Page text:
This week, while Twitter again tightened their restrictions on 3rd party apps, App.net passed its funding level, and developers quickly started releasing new web and native apps built on the new platform. App.net was designed to be an open social network that encourages innovation and 3rd party apps. In fact, its own Alpha app is only built as a design reference, to show what could be done with the network.
That doesn’t mean that the Alpha app isn’t interesting, though. In fact, it’s already received a number of new features and tweaks in its first week of existence. Let’s take a look at where App.net stands this week, and what the best apps have to offer.
Alpha: The official App.net app
App.net was built largely in response to Twitter’s changes from a developer friendly platform to one that’s largely built only around Twitter’s own apps. With that, App.net is designed from the ground up to be great for 3rd party development. That hasn’t kept the App.net team from building their own great app.
Right now, if you have an App.net account, Alpha.app.net‘s likely the first way you’ll use it. It looks much like a sparse, older Twitter, one with 256 character long messages and Facebook-style profile banner pictures. It’s already changed in its first week, moving the main interface buttons to a top toolbar, and adding an option to delete messages and see what app was used to post an update.
If you were looking for a great Twitter-style service, Alpha.app.net almost would have everything you’d be looking for. It gives you an easy way to view the posts of people you follow, reply and keep up with conversations, and tap into the global feed of messages from all App.net users. It has a very nice conversation view that shows the original message, all replies, and gives you a space to add your own reply.
Alpha.App.net is the only place to tweak your main account settings, for now at least, and it has almost everything you could want. In addition to options to change your name, password, profile picture and cover image, it also has an option to export all of the data from your App.net account. Additionally, you can revoke 3rd party apps you’ve added to your account, just like you’d expect from a service that lets you authenticate other apps.
After being open to backers for just one week, App.net has already seen a ton of developers rush to make great apps for the service. There’s a full list of 3rd party App.net apps already, including web apps, search engines, mobile apps, browser plugins, and more. Some web apps you might already use have added App.net support already, including Buffer, the popular app to share posts on Twitter and Facebook on the best possible schedule. Zapier has also already added App.net support, giving you a way to tie all of your other web apps into the new network.
Then, from the new apps that have sprung up just for App.net, there’s many that are exciting enough to start using. One of the most polished so far is shortmsg, a mobile web app to help you keep up with App.net on the go. It includes all the features you’d expect, much like the Alpha app, but in a fully responsive interface.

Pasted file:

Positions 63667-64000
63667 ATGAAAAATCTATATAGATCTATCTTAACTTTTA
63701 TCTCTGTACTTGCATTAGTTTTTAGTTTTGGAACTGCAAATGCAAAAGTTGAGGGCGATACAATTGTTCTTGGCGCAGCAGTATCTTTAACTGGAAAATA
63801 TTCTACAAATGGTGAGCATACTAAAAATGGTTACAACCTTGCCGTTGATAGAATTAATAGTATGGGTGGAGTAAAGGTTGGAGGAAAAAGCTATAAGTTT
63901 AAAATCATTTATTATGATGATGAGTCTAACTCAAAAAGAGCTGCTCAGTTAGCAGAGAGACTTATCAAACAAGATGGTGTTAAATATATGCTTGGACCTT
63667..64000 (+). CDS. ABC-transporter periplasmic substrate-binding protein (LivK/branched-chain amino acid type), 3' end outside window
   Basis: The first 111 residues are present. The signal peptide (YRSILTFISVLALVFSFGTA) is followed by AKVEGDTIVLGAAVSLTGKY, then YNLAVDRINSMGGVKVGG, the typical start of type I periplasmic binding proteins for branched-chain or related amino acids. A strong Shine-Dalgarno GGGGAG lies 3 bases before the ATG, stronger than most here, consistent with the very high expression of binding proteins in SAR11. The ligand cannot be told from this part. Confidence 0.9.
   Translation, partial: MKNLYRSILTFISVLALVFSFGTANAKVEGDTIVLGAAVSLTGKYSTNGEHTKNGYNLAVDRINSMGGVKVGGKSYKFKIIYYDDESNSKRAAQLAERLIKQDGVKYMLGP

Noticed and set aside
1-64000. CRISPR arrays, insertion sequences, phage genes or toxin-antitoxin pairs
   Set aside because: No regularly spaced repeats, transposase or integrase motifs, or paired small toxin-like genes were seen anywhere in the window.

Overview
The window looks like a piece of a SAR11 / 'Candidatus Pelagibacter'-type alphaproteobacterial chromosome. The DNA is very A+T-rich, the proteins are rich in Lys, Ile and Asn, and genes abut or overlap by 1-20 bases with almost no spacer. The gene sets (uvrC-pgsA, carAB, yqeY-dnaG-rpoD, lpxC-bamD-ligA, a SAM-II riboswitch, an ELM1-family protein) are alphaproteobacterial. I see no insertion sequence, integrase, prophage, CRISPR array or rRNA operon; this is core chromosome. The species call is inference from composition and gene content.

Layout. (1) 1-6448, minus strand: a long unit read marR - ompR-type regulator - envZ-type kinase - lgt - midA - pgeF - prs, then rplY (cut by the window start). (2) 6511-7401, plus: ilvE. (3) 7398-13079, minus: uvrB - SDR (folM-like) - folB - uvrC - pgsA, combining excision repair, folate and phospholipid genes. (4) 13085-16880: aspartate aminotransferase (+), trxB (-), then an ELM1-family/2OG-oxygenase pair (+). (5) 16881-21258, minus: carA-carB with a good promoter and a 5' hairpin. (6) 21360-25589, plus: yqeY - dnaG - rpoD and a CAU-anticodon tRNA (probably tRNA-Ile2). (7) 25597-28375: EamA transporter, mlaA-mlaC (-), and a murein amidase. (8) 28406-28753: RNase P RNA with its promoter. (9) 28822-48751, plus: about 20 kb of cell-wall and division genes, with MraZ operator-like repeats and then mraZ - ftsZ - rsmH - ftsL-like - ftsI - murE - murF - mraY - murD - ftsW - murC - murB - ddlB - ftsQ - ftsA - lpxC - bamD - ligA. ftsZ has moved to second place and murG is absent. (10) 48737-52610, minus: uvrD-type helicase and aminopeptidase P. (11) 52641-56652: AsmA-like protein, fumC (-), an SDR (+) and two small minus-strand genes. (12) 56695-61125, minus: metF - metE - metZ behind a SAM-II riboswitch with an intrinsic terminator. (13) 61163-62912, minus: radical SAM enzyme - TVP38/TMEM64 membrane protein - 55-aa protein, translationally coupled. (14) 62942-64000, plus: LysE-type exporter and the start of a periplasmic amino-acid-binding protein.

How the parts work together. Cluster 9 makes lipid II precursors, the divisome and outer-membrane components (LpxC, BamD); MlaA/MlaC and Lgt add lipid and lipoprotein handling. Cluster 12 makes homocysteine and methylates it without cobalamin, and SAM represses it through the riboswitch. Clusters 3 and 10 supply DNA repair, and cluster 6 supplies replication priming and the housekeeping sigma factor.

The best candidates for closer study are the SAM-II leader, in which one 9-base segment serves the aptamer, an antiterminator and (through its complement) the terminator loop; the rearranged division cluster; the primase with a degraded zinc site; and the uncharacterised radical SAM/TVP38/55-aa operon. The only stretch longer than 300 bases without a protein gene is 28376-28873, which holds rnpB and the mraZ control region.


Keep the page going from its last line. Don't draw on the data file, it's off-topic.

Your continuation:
Another great App.net app is App.net Search. It’s a fast search engine for the App.net network, showing search results from messages and user profiles on it. Plus, it already shows trending hashtags, ones that will likely be much more relevant to most people that’d try out App.net than Twitter’s trending topics.
If you’d like other ways to use App.net from your desktop browser, QuickApp is one of the most full-featured desktop web apps for the service so far. It gives you a real-time stream of your timeline and the global feed, so you can keep up with App.net without refreshing the page. It also lets you add extra columns to your interface so you can keep up with topics being discussed, much like Twitter saved searches.
Then, if you want to quickly post to App.net, Twitter, and Facebook, to not leave your old social networks behind, Poster.ly is a great way to post on all of them without taking up extra time. App.net Stats, another 3rd party app, is a rather geeky fun app that shows the networks’ realtime metrics, a rather powerful demonstration of how much info App.net’s API lets developers access.
Making Sense of App.net
App.net, with its lively 3rd party development and crowd of early adopters, could easily remind one of the early days of Twitter, when most of us couldn’t figure out what it was good for. Remember: @replies, hashtags, retweeting, and more came from users and were added officially to Twitter later.
Much the same, App.net’s vocabulary and uses hasn’t precisely gelled yet. Messages on App.net are typically called posts, right now, and its version of retweets are usually called RP for repost. Some people call the network its full name, while many others have taking to calling it ADN. These are things that’ll make more sense over time. For the most part, it’s a network where anything goes right now, where we can all try out and see what sticks, and that’s a rather exciting possibility.
Just as Twitter seems to want to keep Twitter on Twitter.com, and has started discouraging 3rd party development, App.net is showing potential as the most developer friendly messaging system and social network ever. It’ll definitely be interesting to see how it grows and changes over the next year.
If you’re on App.net, feel free to share your @name below. I’m @maguay on App.net and Twitter, and would love to hear your thoughts about App.net and its potential as a brand new social network.
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